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Unemployment alert: $600 additional federal payment ends in July

DEED alerts Minnesotans receiving unemployment to plan ahead; seek additional resources and support


St. Paul – The Minnesota Department of Employment and Economic Development (DEED) is reminding Minnesotans receiving unemployment insurance (UI) benefits that the $600 additional payment authorized by the CARES Act, known as the Federal Pandemic Unemployment Compensation (FPUC) is scheduled to end later this month.

Unless the program is extended by the federal government, the last week that FPUC may be paid in Minnesota is the week ending July 25, 2020. Applicants can begin to request this week of benefits between Sunday, July 26 and Friday, July 31.

The end of the additional $600 FPUC payment does not impact applicant eligibility. Minnesotans who remain eligible for regular UI benefits or Pandemic Unemployment Assistance (PUA) will continue to receive their regular payments each week after that – but benefit payments will no longer include the additional $600 FPUC payment.

“This additional weekly payment has provided critical support to hundreds of thousands of Minnesotans whose employment has been impacted by the COVID-19 pandemic,” said DEED Commissioner Steve Grove. “We know that this continues to be an exceptionally difficult time, and the loss of the additional $600 will only make life more challenging for families across our state. DEED and our state agency partners are focused on connecting Minnesotans to available state and community services and resources in the weeks and months to come.”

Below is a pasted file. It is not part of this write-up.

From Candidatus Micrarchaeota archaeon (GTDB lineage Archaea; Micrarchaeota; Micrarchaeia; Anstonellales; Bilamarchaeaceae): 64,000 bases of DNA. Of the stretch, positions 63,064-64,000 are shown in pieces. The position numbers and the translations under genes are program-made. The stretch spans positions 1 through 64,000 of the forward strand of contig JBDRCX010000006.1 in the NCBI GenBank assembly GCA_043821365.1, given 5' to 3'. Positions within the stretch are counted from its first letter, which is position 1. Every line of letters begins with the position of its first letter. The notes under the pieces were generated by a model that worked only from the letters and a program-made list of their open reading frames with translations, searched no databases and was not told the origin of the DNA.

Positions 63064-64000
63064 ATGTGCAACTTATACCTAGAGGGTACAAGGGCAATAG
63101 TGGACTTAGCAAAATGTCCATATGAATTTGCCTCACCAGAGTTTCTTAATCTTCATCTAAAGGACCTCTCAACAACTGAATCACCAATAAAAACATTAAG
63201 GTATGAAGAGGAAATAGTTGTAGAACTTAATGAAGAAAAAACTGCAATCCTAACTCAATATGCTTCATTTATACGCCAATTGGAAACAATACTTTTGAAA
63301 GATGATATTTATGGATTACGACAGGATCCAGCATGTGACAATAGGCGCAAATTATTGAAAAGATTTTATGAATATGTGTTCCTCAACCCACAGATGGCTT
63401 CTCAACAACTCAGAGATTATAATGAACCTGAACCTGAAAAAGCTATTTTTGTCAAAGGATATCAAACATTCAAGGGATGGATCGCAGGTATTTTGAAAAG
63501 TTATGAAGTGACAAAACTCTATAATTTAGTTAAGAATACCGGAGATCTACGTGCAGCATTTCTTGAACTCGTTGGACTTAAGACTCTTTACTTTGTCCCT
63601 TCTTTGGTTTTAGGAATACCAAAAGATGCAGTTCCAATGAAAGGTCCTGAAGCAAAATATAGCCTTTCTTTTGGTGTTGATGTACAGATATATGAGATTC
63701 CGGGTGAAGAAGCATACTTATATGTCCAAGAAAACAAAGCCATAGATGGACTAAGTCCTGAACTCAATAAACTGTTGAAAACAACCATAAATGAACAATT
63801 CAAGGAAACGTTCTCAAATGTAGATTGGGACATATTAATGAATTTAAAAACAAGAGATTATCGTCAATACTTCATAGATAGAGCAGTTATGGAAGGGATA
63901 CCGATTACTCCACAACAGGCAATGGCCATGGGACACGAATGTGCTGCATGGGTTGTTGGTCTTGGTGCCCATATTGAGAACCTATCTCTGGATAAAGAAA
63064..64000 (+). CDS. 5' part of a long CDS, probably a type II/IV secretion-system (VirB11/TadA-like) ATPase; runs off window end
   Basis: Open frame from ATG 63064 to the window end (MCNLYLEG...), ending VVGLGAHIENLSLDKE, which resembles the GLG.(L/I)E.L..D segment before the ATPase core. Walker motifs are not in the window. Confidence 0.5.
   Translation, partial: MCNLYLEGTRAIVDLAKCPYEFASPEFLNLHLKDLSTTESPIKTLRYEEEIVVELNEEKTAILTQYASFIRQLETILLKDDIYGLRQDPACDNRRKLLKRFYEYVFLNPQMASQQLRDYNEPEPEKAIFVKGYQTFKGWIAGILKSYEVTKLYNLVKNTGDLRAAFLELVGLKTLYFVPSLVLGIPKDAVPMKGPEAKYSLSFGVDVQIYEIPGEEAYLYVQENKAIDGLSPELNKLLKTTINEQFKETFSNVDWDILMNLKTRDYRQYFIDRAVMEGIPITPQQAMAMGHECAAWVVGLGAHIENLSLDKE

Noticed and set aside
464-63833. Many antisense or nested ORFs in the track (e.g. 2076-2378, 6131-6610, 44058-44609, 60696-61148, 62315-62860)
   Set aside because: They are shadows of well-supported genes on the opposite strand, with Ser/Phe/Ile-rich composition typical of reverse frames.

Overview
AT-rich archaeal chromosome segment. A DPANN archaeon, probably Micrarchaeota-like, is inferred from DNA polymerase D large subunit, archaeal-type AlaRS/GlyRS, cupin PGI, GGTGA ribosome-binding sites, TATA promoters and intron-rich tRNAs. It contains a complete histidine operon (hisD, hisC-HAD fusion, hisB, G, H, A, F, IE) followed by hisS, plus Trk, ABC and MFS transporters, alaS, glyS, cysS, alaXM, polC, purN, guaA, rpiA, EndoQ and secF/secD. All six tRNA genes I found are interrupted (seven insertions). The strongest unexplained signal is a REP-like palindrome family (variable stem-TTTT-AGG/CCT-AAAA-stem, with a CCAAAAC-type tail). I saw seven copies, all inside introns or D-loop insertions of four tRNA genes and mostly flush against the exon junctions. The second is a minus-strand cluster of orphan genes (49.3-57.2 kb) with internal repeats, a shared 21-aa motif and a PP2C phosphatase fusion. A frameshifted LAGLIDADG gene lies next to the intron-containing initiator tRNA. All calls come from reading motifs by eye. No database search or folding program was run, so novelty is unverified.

There are many state resources and additional supports available to Minnesotans during this time of great need, according to Minnesota Department of Human Services (DHS) Commissioner Jodi Harpstead.

“COVID-19 has created challenges and uncertainties for everyone, and we’re here to help,” Harpstead said. “People who are unemployed or struggling should know that they may be able to receive low-cost health insurance, help buying groceries, help with child care costs and more.”

State and community resources include:

• CareerForce connects people who need work with the employers who need them now. Many companies in Minnesota are currently hiring, and CareerForce has provide a list of the Top 30 in-demand jobs right now. DEED staff and workforce development partners throughout the state offer services including: identification of transferable skills for in-demand careers; counselor-approved training and education for Minnesotans eligible for Dislocated Worker services; assistance with job search strategy, resume writing, interview preparation and more. CareerForce also helps connect employers with workers who have the skills their businesses need right now. CareerForce services are available at no cost to customers online, over the phone and in person by appointment.

• Support for basic needs: Minnesotans who are concerned about making ends meet are encouraged to learn more about food support, economic assistance, child care, health care and other programs they may be eligible for on the DHS website: Log onto ApplyMN, which helps Minnesotans apply for multiple programs.

• Emergency assistance. Minnesotans in need of emergency assistance should contact the county human services or tribal agency where they live.

Minnesota’s UI program has also compiled a list of many other resources that may be helpful depending on a family’s needs, including information about community services and financial assistance, food, health care, housing, transportation, tax services and veterans’ services.

Visit or for more information.


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